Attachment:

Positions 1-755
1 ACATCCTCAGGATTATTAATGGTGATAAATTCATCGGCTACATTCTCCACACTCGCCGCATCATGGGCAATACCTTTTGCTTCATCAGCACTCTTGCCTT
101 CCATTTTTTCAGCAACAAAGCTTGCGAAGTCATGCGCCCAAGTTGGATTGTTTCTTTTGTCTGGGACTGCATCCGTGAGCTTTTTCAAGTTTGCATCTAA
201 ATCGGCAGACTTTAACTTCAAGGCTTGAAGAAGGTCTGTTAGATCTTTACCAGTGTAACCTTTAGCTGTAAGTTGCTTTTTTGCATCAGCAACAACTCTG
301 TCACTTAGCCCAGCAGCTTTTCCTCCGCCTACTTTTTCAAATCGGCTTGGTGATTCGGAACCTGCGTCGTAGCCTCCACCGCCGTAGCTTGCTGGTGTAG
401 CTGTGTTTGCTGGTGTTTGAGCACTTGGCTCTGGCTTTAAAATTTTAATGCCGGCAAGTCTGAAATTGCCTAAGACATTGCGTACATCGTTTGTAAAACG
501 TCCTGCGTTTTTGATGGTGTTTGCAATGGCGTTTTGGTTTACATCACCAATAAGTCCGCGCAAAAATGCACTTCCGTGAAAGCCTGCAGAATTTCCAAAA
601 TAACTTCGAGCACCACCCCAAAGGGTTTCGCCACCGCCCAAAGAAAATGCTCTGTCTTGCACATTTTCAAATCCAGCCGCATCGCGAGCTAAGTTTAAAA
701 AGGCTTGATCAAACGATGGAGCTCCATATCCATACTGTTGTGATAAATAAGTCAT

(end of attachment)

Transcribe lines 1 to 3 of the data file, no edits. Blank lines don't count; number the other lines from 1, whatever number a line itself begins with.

Positions 1-755
1 ACATCCTCAGGATTATTAATGGTGATAAATTCATCGGCTACATTCTCCACACTCGCCGCATCATGGGCAATACCTTTTGCTTCATCAGCACTCTTGCCTT
101 CCATTTTTTCAGCAACAAAGCTTGCGAAGTCATGCGCCCAAGTTGGATTGTTTCTTTTGTCTGGGACTGCATCCGTGAGCTTTTTCAAGTTTGCATCTAA